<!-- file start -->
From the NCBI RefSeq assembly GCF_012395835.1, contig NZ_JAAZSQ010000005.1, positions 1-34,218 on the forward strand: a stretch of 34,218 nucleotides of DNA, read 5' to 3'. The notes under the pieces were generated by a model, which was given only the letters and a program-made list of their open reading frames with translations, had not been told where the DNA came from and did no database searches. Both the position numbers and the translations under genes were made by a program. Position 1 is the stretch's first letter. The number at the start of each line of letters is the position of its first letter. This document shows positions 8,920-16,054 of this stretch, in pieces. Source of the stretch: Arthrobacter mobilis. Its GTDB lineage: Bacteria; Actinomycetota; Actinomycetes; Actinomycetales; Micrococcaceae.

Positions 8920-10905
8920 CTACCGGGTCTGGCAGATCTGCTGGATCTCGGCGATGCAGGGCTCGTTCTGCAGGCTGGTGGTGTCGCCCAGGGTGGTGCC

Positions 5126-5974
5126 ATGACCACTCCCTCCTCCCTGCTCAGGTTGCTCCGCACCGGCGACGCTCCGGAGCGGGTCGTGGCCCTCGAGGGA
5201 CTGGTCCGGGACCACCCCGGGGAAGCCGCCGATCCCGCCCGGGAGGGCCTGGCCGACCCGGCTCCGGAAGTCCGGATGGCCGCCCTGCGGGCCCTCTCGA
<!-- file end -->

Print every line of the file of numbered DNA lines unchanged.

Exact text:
From the NCBI RefSeq assembly GCF_012395835.1, contig NZ_JAAZSQ010000005.1, positions 1-34,218 on the forward strand: a stretch of 34,218 nucleotides of DNA, read 5' to 3'. The notes under the pieces were generated by a model, which was given only the letters and a program-made list of their open reading frames with translations, had not been told where the DNA came from and did no database searches. Both the position numbers and the translations under genes were made by a program. Position 1 is the stretch's first letter. The number at the start of each line of letters is the position of its first letter. This document shows positions 8,920-16,054 of this stretch, in pieces. Source of the stretch: Arthrobacter mobilis. Its GTDB lineage: Bacteria; Actinomycetota; Actinomycetes; Actinomycetales; Micrococcaceae.

Positions 8920-10905
8920 CTACCGGGTCTGGCAGATCTGCTGGATCTCGGCGATGCAGGGCTCGTTCTGCAGGCTGGTGGTGTCGCCCAGGGTGGTGCC

Positions 5126-5974
5126 ATGACCACTCCCTCCTCCCTGCTCAGGTTGCTCCGCACCGGCGACGCTCCGGAGCGGGTCGTGGCCCTCGAGGGA
5201 CTGGTCCGGGACCACCCCGGGGAAGCCGCCGATCCCGCCCGGGAGGGCCTGGCCGACCCGGCTCCGGAAGTCCGGATGGCCGCCCTGCGGGCCCTCTCGA